03 February, 2010

The Great Wall - The End Is In Sight

Our bulkhead, seawall, or the Great Wall, as I've been calling it lately, is nearing completion. At least this stage of it anyway. It now needs to sit idle for a month or two so that all the fill and the wall itself, has time to settle. Hopefully, the wall has already done its settling. Time will tell.
The Great Wall - Looking South
I know there's been a little interest in what went into the wall. Here's the tally to date:
  • 1,825 - flour bags
  • 60 yards - gravel (approx. 2,835 lbs per cu. yd. or 170,010 lbs total)
  • 45 yards - sand (approx. 2,600 lbs per cu. yd. or 117,000 lbs total)
  • 225  - bags of cement (110 lbs each or 24,750 lbs of cement)
  • 1,200 feet - 3/8" rebar steel
  • 6 - 20-foot long, 4" diameter PVC pipe (for drains and moorage posts)
  • 311,760 lbs total / 1825 = 171 lbs per filled flour bag (not counting water content when wet)
And all that doesn't include the rebar, sand, gravel, or cement necessary for the beam and cap or sidewalk around the perimeter.
Walking On Around - Slip Area Looking South
And Looking North
I think it's actually looking pretty good. It certainly feels solid when you walk on the bags - being careful to avoid the rebar bits sticking up. Those will be used to bind to the beam when it's cast. Slso, there are still two more 4" PVC pipes to be positioned on my side of the boat slip area. They'll stick up about 6' above the concrete walkway to serve as moorage for a boat (some day, some day...).
Elsie's Side Looking South
To The Canal Entrance
Elsie's Side Looking North
Additing Fill
As you can see above, there's still a fair amount of fill to be added behind the wall. That will probably require a load of marl to be delivered so the workers can complete the fill. The two pipes above on the left that you see are simply drain pipes that Elsie had them insert looking ahead to when and if she builds a house on her property. She'll need somewhere to drain rainfall.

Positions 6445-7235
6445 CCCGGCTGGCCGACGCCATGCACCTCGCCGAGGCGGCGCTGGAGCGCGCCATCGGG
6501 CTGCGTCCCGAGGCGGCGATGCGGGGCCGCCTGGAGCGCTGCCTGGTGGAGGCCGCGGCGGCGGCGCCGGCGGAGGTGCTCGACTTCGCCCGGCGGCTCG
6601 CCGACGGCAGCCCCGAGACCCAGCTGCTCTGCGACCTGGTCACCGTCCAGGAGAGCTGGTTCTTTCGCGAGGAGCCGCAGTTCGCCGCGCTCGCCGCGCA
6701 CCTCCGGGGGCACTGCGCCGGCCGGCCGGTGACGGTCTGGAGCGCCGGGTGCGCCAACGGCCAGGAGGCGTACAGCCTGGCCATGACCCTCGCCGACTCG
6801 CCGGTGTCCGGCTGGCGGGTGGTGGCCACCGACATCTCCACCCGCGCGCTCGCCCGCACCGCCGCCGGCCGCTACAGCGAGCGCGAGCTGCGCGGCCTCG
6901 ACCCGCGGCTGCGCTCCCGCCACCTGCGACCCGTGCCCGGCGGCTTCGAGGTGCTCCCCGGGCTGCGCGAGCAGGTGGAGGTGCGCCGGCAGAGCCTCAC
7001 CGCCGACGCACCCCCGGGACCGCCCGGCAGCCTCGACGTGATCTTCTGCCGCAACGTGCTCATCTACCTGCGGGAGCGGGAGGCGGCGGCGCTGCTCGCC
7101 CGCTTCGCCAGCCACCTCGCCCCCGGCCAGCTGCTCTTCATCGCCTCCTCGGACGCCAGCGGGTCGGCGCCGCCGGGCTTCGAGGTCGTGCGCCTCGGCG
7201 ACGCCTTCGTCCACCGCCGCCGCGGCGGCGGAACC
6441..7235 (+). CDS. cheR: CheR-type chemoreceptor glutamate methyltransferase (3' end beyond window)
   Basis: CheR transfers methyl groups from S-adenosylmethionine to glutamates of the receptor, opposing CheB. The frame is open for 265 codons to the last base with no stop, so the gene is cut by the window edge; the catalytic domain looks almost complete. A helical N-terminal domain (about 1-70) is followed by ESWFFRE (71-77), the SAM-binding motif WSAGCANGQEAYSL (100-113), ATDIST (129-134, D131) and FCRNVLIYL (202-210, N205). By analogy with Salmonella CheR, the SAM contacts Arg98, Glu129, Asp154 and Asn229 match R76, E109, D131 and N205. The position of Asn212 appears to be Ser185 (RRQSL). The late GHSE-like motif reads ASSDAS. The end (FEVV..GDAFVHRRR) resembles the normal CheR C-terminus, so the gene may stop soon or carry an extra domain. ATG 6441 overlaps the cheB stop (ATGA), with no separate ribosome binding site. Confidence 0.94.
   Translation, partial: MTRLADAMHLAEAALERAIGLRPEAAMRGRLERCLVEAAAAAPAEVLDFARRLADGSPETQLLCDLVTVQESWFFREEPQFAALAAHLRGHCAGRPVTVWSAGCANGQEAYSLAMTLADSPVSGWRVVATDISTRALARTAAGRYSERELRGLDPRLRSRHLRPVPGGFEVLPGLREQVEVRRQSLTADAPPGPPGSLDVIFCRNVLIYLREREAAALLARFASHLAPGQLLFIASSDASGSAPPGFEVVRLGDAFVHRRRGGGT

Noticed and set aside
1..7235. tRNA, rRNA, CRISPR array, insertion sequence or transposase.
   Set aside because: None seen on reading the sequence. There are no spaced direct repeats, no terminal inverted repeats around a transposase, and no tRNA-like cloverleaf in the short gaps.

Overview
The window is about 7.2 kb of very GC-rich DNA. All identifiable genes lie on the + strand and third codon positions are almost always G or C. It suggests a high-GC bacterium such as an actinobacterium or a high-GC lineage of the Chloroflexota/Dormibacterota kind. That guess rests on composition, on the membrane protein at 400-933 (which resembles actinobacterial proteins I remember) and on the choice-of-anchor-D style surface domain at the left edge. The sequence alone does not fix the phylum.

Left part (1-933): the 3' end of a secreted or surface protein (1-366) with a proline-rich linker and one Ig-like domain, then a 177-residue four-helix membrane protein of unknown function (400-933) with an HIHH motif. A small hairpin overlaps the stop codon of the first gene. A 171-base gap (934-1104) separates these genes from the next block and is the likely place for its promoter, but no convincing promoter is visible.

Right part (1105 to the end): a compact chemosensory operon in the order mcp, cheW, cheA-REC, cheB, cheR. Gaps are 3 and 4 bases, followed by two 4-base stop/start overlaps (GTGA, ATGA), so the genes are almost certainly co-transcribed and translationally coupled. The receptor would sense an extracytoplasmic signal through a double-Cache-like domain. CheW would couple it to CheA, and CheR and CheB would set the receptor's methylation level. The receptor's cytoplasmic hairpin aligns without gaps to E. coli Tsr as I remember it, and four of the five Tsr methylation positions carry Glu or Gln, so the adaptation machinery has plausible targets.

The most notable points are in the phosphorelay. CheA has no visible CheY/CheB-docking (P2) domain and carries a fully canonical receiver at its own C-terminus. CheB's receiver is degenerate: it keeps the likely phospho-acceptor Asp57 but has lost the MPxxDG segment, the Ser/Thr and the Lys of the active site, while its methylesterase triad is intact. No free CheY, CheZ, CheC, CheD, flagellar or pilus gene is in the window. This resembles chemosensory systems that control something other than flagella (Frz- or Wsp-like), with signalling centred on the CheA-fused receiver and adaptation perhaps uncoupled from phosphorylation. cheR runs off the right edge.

Right now, these are just positioned and in the ground till the need arises. I have the the same thing. Two pipes - one empties my house gutters and some driveway/parking area floor drains, and the other empties a french drain around the swimming pool and a couple more floor drains in the garden area. I'll also add the gutters from the guest house to that line, so as not to overload the one already draining the house gutters.

Once the workers finish with this bit of fill, then it really will sit for a month or two to settle. I'm really looking forward to having that done. It should really look good then.

2 comments:

  1. Anonymous3/2/10 17:18

    Great pics of the Great Wall, After looking at the list of materials and I am tempted to ask: Do they have food stamps in Belize. Keep the fotos coming I love them. Norm

    ReplyDelete
  2. It is really looking very nice indeed. Those guys are doing you a fine job in my opinion. How thick is the concrete base that will go on top of it all?

    ReplyDelete

We want to get your thoughts about our posts, and what you would like to see here.

Unfortunately, adding an image to your comment can't be done directly. The only way you can do it is to include the URL of the image from a hosing server, which means that first, you must upload your image to Flickr, Dropbox, or some other image hosting server.
Not very good, but that's all that is available right now.


To post a YouTube video, simply enter the video URL in the comment box. It will appear in the comment box ready to play.